Praise the Lord.
Blessed are those who fear the Lord,
who find great delight in his commands.
Their children will be mighty in the land;
the generation of the upright will be blessed.
Wealth and riches are in their houses,
and their righteousness endures for ever.
Even in darkness light dawns for the upright,
for those who are gracious and compassionate and righteous.
Good will come to those who are generous and lend freely,
who conduct their affairs with justice.
This Psalm, like the previous and subsequent ones begins with a ‘Hallelujah!’ translated in English Bibles as ‘Praise the LORD’. The preceding Psalm gave as reasons to praise God: his works in creation and salvation brought together in the idea of God making covenant. Here the Psalmist praises God who brings blessing to those who don’t merely know but ‘delight’ in his commands (v. 1). The blessings, typically in the Old Testament, are material, children who prosper (v. 2), wealth and riches (v. 3). The God who created the material world and declared it good is not disinterested in our material prosperity. God wants to bless us with good things.
Cynics might see this as a calculating guide to how to earn God’s favour and get rich quick, an ancient ‘Prosperity Gospel’, selfishness sanctified by religion, but the reality is that the actions of the ‘righteous’ mirror those of God in the previous Psalm. God created women and men to be his image bearers, looking after creation and looking after one another. God created people to reflect his character and that is what the righteous do. In Psalm 111:4 it is YHWH who is gracious and compassionate, in Psalm 112:4 it is the righteous. In Psalm 111:5 it is YHWH who provides for the hungry, in Psalm 112:9 it is the righteous who give generously. In Psalm 111:7 it is YHWH who is faithful and just, in Psalm 112:5 it is the righteous who conduct their affairs with justice.
The delighting in God’s commands (v. 1) is never just cerebral, never just mere information, but is about moral transformation expressed in very concrete actions towards others, particularly towards those who do not experience life as the blessing that God intends for them.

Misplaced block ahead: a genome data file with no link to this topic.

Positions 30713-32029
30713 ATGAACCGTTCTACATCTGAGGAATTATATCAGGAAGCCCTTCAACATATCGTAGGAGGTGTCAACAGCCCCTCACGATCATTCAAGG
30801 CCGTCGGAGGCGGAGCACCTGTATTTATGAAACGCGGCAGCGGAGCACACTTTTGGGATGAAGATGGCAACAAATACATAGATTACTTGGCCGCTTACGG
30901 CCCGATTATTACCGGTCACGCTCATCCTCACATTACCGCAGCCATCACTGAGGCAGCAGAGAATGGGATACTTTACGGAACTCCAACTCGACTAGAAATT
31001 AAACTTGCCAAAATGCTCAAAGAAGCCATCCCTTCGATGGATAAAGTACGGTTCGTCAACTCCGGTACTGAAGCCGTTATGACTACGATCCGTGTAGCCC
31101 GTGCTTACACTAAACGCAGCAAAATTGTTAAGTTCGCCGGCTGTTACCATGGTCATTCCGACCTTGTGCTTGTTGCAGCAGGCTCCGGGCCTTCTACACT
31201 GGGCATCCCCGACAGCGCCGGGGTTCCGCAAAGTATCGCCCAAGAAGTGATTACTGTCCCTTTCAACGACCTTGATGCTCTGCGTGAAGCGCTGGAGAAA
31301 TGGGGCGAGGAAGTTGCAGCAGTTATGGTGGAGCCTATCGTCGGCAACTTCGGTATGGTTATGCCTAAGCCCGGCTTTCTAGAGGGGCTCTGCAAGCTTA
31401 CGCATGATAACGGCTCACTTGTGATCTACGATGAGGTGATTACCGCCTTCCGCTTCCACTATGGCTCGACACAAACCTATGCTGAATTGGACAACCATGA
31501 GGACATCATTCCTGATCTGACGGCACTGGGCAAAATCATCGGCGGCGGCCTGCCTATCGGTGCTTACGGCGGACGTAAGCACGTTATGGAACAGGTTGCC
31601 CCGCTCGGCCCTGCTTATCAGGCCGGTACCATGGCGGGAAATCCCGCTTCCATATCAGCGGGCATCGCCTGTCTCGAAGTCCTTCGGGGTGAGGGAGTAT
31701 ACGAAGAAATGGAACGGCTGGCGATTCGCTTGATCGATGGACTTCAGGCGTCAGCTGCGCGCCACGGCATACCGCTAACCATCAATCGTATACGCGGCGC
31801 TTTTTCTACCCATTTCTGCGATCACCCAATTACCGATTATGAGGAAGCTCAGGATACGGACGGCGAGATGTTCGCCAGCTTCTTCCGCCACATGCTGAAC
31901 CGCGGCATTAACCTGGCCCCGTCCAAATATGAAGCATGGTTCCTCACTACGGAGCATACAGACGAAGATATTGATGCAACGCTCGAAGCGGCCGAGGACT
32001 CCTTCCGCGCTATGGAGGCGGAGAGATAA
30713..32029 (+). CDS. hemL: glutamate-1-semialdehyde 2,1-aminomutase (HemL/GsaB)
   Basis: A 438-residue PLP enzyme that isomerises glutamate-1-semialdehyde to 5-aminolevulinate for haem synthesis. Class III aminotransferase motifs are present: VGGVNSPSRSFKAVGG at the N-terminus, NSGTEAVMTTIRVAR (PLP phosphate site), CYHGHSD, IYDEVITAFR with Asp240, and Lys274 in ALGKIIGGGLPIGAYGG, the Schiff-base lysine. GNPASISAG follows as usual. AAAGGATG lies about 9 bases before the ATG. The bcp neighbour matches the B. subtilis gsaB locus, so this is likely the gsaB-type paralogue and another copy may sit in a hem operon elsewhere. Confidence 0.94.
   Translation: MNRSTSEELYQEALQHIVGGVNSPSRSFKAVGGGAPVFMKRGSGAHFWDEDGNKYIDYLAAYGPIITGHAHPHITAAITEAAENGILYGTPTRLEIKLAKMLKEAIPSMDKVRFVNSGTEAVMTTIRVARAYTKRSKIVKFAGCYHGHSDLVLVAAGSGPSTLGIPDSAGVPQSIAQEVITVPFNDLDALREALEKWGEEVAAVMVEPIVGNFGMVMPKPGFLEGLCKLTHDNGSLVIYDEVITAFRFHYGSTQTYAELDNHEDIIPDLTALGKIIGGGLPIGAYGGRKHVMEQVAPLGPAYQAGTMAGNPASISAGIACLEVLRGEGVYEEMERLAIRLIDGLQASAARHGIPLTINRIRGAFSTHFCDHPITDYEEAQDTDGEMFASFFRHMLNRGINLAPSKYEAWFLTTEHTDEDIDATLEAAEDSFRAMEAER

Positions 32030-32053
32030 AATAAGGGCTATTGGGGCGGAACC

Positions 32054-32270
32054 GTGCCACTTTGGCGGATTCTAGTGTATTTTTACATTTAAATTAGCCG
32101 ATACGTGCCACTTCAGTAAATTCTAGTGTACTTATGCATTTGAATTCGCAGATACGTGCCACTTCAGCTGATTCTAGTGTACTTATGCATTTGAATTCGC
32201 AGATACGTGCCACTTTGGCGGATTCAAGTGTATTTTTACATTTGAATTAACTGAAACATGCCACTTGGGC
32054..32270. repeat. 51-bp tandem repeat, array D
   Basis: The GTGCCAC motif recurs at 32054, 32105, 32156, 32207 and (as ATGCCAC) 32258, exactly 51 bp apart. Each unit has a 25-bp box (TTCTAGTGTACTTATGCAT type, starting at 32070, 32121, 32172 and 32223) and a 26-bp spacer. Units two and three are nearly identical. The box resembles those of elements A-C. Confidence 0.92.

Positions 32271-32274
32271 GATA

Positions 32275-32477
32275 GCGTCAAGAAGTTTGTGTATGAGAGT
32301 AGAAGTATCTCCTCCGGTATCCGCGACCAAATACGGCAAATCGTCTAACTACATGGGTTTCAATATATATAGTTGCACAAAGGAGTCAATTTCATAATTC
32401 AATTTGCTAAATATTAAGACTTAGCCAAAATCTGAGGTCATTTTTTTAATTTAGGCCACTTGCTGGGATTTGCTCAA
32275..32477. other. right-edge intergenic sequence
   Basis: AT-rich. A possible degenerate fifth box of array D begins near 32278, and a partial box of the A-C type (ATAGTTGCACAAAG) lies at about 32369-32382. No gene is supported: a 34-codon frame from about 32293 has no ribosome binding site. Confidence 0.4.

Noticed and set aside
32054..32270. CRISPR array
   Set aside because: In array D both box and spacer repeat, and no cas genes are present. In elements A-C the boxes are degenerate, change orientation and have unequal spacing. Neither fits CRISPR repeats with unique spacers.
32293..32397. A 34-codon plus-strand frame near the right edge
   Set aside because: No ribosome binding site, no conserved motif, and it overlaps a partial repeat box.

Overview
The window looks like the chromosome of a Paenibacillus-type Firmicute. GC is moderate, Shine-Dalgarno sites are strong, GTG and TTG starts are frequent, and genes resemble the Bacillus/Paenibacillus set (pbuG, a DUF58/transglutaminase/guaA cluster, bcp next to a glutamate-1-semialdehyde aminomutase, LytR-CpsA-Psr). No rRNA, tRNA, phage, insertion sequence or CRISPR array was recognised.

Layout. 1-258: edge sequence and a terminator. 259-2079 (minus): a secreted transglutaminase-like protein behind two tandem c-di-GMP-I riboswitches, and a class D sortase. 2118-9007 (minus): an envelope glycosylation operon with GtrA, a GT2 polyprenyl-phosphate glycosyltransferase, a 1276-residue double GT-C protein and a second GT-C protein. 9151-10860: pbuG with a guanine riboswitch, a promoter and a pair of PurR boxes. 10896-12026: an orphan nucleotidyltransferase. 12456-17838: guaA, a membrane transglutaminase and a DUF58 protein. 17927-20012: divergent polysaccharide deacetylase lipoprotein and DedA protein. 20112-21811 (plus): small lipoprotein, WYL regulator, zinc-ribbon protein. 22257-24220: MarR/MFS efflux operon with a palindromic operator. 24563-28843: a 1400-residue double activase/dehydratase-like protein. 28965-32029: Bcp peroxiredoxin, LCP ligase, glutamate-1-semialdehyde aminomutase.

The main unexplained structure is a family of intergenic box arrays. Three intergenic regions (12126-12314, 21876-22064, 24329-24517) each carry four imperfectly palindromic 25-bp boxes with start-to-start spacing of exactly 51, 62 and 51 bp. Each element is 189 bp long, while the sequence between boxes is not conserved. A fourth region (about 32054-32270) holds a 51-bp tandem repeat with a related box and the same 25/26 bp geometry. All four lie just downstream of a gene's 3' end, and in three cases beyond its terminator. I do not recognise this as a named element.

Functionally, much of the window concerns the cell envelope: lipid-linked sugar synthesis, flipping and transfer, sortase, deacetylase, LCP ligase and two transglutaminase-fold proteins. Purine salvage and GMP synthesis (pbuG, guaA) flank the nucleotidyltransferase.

But the Psalm raises questions. The world frequently does not seem to work like it suggests. Other Psalms know that it isn’t as straightforward as those who are blessed by God are rich. Among the poor and the vulnerable are also the faithful, and among the rich and the comfortable are also the wicked, both then and now. A closer reading of the Psalm suggests at least three things if we are blessed with riches, and in global terms that’s probably everyone reading this.
Firstly, that we are to have gained our wealth honestly. In verse 4 the righteous are those who lend without charging interest. The problem of usury is one that has bedevilled the poor throughout history. The practice of lending money with interest for profit might be integral to modern capitalism but was banned in the Old Testament (Exodus 22:24, Deuteronomy 23:20). Of course, charging interest on loans is not the only way in which people can be exploited (James 5:4).
Secondly, we are not to trust in riches. There is no doubt that wealth provides some security but it cannot guarantee against losing it all in some stock market crash, against relationships going wrong, against ill health or the inevitability of death. The wealthy are not immune from times of darkness (v. 4) or to bad news (v. 7) but those whose hearts are steadfast in their trust of YHWH will not be shaken by adversity (vv. 6, 7).
Thirdly, we are to share what we have received. God does want to bless us with good things but ‘us’ is more than ‘me’. It is a large community, a big family. Jesus calls us to pray not just for the things we personally might need but to pray for ‘our’ daily bread (Luke 11:3). So, the Psalm is as a challenge to those who have material belongings to share them with those in need (1 John 3:17).
Finally, it is also a reminder that a day will come when God will renew the face of the earth, when righteousness will reign and when every knee will bow in the presence of the returning Christ. That bowing may be painful for some, but a joy to all who have followed the path of justice and generosity (Isaiah 45:23, Philippians 2:11).